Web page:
Interest in the field has also increased over the past couple of years with the popularity of open source implementations, such as Memcached, which are widely used on websites such as Facebook to improve scaling and performance.

Long History

Distributed-caching research extends back to the mid 1980s and David Gelernter's work at Yale University on tuple-space computing models, said Pezzini. The technology started to make more sense about a decade ago with the Internet's rise. It was commercialized by pioneers such as ScaleOut Software, GigaSpaces, GemStone (acquired by VMware), and Tangosol (acquired by Oracle). In the meantime, several open source variants were developed to help improve website performance. In addition to Memcached, these included Ehcache, JBoss Cache, and Terracotta Server Array.

The large database vendors began incorporating the technology into their portfolios. Oracle bought Tangosol. IBM developed WebSphere Extreme Computing (WXC), and Microsoft launched project Velocity, which became AppFabric. Other vendors have also started developing or buying distributed-caching technology — for example, VMware bought Gemstone in May.

David Brinker, ScaleOut Software's chief operating officer, said that three phenomena are driving distributed-caching technology: advances in networking and DRAM hardware, an uptick in data analysis applications, and the growth in cloud computing. One of its most promising applications is providing a mechanism for scaling applications up or down on demand in a way that efficiently uses the local storage on each server. Proponents believe this will make it easier to create applications that can automatically take advantage of cloud services.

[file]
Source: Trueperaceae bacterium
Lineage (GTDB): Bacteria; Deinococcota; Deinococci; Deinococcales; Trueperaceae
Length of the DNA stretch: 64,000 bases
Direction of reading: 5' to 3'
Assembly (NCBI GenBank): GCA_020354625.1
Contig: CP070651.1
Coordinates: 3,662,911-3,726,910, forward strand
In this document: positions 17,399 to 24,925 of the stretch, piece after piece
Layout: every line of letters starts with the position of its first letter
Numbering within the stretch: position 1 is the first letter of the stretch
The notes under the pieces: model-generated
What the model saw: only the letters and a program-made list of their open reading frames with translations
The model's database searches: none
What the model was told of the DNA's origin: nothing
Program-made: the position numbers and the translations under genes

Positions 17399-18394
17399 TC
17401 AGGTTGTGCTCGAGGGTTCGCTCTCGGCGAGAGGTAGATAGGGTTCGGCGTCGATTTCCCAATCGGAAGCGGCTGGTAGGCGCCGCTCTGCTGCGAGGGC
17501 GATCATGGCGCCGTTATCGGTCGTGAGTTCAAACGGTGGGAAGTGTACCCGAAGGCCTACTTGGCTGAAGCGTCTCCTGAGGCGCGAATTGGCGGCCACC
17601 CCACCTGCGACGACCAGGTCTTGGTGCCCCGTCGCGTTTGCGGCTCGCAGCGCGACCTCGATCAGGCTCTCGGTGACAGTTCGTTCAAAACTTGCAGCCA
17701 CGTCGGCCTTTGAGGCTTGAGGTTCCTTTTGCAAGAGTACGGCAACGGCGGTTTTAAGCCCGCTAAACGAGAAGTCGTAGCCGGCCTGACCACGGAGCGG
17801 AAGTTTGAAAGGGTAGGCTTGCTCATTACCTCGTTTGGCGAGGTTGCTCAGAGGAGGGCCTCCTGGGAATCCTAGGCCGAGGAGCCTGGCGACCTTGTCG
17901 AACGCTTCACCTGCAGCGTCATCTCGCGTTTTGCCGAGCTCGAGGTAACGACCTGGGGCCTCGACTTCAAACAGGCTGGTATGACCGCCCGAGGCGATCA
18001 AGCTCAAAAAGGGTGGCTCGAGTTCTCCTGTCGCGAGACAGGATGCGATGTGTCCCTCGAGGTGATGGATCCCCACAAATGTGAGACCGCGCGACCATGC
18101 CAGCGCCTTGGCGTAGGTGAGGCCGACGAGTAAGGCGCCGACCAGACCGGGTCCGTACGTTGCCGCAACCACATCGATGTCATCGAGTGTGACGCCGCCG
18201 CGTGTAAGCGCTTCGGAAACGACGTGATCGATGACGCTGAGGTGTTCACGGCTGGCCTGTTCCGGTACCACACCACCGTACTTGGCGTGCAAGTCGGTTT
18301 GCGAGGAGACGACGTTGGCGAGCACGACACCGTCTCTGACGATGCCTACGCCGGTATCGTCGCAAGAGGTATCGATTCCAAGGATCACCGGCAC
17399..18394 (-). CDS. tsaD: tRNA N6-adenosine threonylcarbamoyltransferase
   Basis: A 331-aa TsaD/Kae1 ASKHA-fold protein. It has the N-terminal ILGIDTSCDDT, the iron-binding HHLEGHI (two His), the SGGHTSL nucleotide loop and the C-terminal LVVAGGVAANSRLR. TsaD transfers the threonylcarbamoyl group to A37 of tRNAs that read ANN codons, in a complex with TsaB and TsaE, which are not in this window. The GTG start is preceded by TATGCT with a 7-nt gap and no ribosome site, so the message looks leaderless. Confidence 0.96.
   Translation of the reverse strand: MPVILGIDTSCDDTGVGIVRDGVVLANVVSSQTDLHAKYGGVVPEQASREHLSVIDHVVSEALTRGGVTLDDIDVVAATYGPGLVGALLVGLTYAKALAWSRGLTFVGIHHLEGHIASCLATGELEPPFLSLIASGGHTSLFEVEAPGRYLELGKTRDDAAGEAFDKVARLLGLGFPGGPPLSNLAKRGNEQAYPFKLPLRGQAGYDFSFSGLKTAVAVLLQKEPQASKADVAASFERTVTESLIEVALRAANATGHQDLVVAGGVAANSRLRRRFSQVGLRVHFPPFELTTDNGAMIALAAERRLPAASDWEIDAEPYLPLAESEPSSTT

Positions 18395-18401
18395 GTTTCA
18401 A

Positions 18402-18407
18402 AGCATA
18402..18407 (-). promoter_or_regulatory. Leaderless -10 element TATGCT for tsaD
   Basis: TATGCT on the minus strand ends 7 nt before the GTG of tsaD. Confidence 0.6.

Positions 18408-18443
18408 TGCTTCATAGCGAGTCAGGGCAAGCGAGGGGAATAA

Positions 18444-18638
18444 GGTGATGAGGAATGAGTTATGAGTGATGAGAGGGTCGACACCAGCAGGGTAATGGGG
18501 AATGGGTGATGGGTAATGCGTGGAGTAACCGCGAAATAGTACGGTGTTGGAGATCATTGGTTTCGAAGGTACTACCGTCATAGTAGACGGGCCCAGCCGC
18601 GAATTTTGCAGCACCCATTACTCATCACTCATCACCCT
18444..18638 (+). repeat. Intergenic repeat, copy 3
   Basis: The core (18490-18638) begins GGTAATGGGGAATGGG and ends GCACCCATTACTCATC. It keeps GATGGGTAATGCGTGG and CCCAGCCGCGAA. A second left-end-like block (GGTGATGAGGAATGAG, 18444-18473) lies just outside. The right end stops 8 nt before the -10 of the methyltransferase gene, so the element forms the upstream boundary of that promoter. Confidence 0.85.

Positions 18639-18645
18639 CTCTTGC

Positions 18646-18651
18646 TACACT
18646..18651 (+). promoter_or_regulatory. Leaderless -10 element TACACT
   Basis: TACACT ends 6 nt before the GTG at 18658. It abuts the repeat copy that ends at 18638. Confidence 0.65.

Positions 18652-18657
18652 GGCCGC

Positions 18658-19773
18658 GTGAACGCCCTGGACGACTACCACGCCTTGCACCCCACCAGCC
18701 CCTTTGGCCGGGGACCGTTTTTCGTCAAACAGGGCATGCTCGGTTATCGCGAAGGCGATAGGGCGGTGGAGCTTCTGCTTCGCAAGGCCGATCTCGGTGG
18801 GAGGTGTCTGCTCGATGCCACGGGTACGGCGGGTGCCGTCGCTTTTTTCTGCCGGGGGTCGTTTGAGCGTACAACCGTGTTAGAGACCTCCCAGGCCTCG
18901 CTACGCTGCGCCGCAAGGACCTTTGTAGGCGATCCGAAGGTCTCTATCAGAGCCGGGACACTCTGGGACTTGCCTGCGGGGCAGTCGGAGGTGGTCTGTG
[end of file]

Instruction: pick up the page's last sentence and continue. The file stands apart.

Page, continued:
Keeping Life Simple

One challenge is that distributed caching uses a programming model that differs from that of traditional databases. Vendors have hidden some of this complexity behind widely used programming APIs. "The developer doesn't need to know anything about the grid," Brinker said. "It's just as if you were writing to the memory on a single machine."

Developers do need to develop a good understanding of how to partition the data. This involves a detailed understanding of how it's accessed, noted Shalom. For example, if an application's data is partitioned by company but accessed mostly on the basis of employee, the queries are going to be less efficient.

There are also some nuances in how to get the data into the cache most efficiently, noted Davey. For example, it might make more sense to queue up stock market data and enter it into the cache in one larger file than to insert each new stock update individually.

Brinker identified three major generations of distributed-caching technology. The first is efficient at caching read-only data but lacks features for replicating data. The second generation has been optimized to improve the database performance with features such as high availability and better management tools. We're just now starting to see the third generation of solutions, which provide a distributed data fabric that moves applications to the data, rather than the other way around.

In 2010, the market for distributed-caching technology is about US$80-100 million worldwide, noted Pezzini, but vendors are more interested in it as an enabler for other products. "The innovation will continue not because it's a huge market," he said, "but because of the strategic element it brings to the cloud."

George Lawton is a freelance journalist based in Guerneville, CA. He can be reached via his website at http://glawton.com.